When the federal government says so.
Paul Hsieh, at Forbes, writes about the Feds’ desire to redefine the word ‘cancer’ to exclude certain conditions that have hitherto been called cancers. As, for instance, cancerous but slow-growing lesions. The word ‘cancer’ would now be reserved for cancers that have a reasonable likelihood of killing the patient if left untreated.
These are the conclusions put forth in a working paper published by the National Cancer Institute in July 2013. Its somewhat Orwellian title is Overdiagnosis and Overtreatment in Cancer: An Opportunity for Improvement. I say ‘Orwellian’ because, while I understand the business of overtreatment, I am not sure how one can overdiagnose cancer. Perhaps they should have referred to ‘redefinition of cancer,’ but that, while making more sense to me, might have been giving away the game – whatever the game is.
The justification for the redefinition? Here is how Mr. Hsieh tells the story.
Their justification was that modern medical technology now allows doctors to detect small, slow-growing tumors that likely wouldn’t be fatal. Yet once patients are told they have a cancer, many become frightened and seek unnecessary further tests, chemotherapy, radiation, and/or surgery. By redefining the term “cancer,” the National Cancer Institute hopes to reduce patient anxiety and reduce the risks and expenses associated with supposedly unnecessary medical procedures. In technical terms, the government hopes to reduce “overdiagnosis” and “overtreatment” of cancer.
And the implications?
…while there are legitimate scientific and medical questions about the proper definition and classification of any disease (including cancer), we must be careful that that any redefinition won’t be used for inappropriate political purposes. Given the increasing government control over US health care, how the government defines medical terms can have serious economic and policy implications.
As he says: ‘how the government defines medical terms can have serious medical and policy implications.’ Examples of how medical definitions have become political footballs? Definitions of ‘pregnancy’ and ‘live birth,’ or the recent decision by the American Medical Association to define obesity a disease.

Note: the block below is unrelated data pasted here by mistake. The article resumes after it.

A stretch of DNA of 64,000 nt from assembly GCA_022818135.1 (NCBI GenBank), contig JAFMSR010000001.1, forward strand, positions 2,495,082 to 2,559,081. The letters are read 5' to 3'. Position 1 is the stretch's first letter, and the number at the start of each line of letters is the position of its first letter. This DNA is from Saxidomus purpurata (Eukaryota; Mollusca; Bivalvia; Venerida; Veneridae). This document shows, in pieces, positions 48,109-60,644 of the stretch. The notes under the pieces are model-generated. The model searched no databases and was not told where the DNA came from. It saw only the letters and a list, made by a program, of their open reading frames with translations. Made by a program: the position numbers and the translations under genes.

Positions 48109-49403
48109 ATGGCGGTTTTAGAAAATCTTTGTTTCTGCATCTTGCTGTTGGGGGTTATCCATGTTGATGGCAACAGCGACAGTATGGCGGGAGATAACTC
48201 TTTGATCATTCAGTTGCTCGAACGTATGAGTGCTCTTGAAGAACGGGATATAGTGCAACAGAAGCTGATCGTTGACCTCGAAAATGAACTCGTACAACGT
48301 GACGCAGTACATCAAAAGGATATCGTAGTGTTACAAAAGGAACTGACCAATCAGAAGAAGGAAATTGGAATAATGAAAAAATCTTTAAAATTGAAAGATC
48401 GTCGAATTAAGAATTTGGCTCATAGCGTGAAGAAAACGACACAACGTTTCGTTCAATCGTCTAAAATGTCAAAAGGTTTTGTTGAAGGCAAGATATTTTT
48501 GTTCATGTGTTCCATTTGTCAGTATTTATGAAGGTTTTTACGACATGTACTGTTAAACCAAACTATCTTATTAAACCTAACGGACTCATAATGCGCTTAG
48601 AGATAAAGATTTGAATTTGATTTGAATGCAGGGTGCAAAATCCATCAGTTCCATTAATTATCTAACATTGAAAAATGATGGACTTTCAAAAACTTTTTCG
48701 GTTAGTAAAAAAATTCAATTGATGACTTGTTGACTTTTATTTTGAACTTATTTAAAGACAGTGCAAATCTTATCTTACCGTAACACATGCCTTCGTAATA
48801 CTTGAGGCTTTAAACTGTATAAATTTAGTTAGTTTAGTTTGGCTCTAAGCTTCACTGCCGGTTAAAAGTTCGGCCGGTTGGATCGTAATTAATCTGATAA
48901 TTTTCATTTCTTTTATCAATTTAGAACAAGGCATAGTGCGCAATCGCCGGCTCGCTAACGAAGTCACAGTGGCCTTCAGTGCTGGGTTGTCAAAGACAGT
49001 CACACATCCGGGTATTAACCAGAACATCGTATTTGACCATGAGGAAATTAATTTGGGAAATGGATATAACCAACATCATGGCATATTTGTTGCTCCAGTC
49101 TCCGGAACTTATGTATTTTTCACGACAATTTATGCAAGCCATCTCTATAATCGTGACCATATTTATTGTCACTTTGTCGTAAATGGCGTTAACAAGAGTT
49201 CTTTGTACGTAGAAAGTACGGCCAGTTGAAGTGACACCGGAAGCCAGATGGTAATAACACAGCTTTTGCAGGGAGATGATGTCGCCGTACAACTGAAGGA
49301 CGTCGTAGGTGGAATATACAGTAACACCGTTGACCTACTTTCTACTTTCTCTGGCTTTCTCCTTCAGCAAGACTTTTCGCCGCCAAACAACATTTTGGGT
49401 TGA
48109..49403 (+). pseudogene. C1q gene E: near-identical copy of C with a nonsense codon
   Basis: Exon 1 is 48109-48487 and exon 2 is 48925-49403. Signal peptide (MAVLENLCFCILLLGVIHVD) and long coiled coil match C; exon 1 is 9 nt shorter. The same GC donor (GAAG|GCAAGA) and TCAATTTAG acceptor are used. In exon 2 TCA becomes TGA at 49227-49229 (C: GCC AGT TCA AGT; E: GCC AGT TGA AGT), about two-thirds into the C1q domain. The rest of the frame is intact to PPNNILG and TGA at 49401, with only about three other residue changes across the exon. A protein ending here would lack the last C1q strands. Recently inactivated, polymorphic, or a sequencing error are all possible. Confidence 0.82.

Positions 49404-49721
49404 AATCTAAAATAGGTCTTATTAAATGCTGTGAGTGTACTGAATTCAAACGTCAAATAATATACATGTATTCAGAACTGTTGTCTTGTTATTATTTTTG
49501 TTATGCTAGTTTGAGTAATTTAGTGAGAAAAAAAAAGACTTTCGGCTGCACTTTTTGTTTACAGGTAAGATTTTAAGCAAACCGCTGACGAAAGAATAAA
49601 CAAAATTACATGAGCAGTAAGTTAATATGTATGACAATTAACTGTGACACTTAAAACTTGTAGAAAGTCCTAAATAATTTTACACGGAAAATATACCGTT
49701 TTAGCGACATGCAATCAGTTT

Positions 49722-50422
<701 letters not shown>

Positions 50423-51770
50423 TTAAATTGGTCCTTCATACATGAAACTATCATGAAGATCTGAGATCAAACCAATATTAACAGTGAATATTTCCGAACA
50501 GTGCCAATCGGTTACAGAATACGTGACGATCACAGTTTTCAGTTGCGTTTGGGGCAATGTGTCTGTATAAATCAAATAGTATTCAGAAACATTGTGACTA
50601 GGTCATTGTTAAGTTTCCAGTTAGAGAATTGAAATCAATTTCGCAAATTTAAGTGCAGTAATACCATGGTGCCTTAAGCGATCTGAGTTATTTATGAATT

Now, I, a reasonably well, ahem, functioning 62 year-old man, ask myself the following question. We know, for instance, that prostate cancer is a very slow-growing cancer and, if confined to the prostate, presents little if any danger. That is, if the new definition is implemented, it might no longer be called cancer because, as I have heard doctors say, you will die of old age before you die of prostate cancer.
The trouble is, some types of prostate cancer can grow and metastasize rapidly and then, yes, kill you. Even if prostate ‘non-cancer’ is redefined as cancer when it begins to metastasize, my chances of survival are less than if it had been treated before it had begun to grow. As the Mayo Clinic website says: ‘Prostate cancer that is detected early — when it’s still confined to the prostate gland — has a better chance of successful treatment.’
And let us say that the metastasis occurs after I have turned 70. Will a government bureaucrat say to me: ‘Ummm… We have bigger fish to fry, old man. After all, statistically, you’re not likely to be using any of that plumbing down there any more, not for that, anyway, so I think we’ll just let it ride and use our money on someone more deserving. Uh, needful, needful, I mean needful.’
And my family doctor, provided that he is still allowed to be in business, will give me a guilty look and assure me that he’ll be with me there, all the way (and he will, too, because he really is a great guy and friend). He might even be permitted to prescribe anti-anxiety medicine to allay my ‘patient anxiety’ about having cancer that will not be treated, or at least sneak me some samples on the side.
Just wondering where all this is going. (Actually, I do know, but that is another story.)